… Perhaps free-improvisors are the rarest and most peculiar artists of all, but what is clear is that such improvising brings to the surface in a very pure way not only the energy, passion, spontaneity, and extraordinary inventiveness upon which it stakes its reputation but also the contingency, fragility, and alterity of the aesthetic project. Derek Bailey claims that free-improvisation is the most natural thing in the world, being perhaps the most ancient mode of art practice: : “Historically, it pre-dates any other music — mankind’s first musical performance couldn’t  have been anything other than free improvisation.” This may well be true but it does not change the fact that the world of free-improvisation remains a strange place, strange because it is not really a place but more an edge between spaces, between times. This might explain the widespread fear of free-improvisation, both among audiences who tend to avoid it and performers who apparently are terrified by it. This is not an exaggeration: whenever and wherever improvisation figures in performance art, fear management becomes the central problem and task. So many improvisation workbooks are rooted in terror. Virtually every exercise, game, or “sport” to be found in such manuals has been designed to ward off the fear of the unmarked space, of the unknown and unplanned, of failure and ridicule, and above all of the fear of nothingness — that nothing will happen and the work will fail to begin. As Johnstone admits, almost all games in Impro for Storytellers were created to allow “improvisors to defend themselves against imaginary dangers as if these dangers were real.” Of course the strategies devised to manage and overcome such fears, so important for developing improvisational confidence and inducing performers into the community of improvisors are, for all of their value, nevertheless in danger of obscuring the fact that fear is not something that needs to be overcome so much as rerendered as aesthetically productive. Certainly the fear of improvising needs to be dealt with at the outset (so the books have some value), but this should be carefully distinguished from the fear for the improvisation, for the work of improvisation. This would be closer to fhe fear for one’s child, closer, that is, to what Heidegger would call “care,” a primary concern for the existence and continuance of the improvisation that is too often forgotten in the discourses of care and enabling that surround improvisation but which are directed toward improvisors rather than the improvisations.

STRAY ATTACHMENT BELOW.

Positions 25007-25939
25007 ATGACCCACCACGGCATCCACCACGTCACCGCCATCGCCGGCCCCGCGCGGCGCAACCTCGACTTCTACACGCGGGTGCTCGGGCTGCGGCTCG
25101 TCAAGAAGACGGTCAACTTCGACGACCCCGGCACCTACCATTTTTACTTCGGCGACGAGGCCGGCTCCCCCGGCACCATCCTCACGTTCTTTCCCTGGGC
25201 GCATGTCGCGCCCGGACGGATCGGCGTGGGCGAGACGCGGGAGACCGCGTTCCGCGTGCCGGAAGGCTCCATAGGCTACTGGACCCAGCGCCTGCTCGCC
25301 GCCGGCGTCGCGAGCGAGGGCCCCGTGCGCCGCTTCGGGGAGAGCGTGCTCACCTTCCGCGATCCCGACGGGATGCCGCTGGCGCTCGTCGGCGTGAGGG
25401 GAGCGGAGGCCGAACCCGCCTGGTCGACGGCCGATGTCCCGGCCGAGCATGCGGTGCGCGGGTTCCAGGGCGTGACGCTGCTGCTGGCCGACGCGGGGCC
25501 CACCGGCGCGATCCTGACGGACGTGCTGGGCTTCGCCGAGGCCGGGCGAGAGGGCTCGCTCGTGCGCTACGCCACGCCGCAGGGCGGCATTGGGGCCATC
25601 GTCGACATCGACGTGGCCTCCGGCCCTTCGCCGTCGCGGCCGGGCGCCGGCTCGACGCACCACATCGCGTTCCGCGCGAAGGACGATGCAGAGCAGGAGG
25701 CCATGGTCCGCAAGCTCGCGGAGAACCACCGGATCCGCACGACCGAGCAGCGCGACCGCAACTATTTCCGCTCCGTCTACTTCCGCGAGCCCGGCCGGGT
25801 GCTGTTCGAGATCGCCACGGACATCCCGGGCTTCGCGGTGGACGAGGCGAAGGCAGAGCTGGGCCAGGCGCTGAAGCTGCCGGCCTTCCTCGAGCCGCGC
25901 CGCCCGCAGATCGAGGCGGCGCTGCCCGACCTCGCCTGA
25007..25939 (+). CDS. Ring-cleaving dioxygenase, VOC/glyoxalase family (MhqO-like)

The peculiarity of free-improvisation is that it does not produce works. To echo Kant’s description of art as “purposiveness without a purpose,” it is a working without a work; indeed, in certain respects it might be considered a working to avoid works. The absence of works, of “masterpieces,” might partly explain the small fan base for free-improvisation, fandom normally being driven by the promotion and consumption of “great works,” but, one suspects, it is the radical defamiliarization of the artwork enacted in such performances that is most alienating to audiences who have been weaned on a diet of set pieces and wall-to-wall favorites. Instead of art simply being there, improvisation renders it questionable, insecure, contingent, and endangered. Representing, along with the performers, the “standpoint of the other” necessary for an improvisation to attain the intensity necessary to begin, the audience is here denied the all-too-familiar pleasures of the known and forced instead to witness close up not only the contingency of the artwork’s occurrences but also the uncertainty of its continuance, the contestation of its identity, and its eventual destruction at the hands of the improvisors.

… More than any other form free-improvisation turns self-destruction into a spectacle. A microcosmic fragment of tradition, the work is destroyed by becoming a work. It is destroyed by the improvisors, by the audience, by all modes of preservation and documentation, and not least, by the aesthetic discourses (including this one) that would construct arguments to hold the work together even as it unravels before our eyes.

Once the work is in play, and contrary to the claims of Schiller and radical Schillerians alike, the possibility of freedom and commonality are progressively lost as continuity once again take precedence over the discontinuity of origination.

My most recent previous post from Peters’s book is here.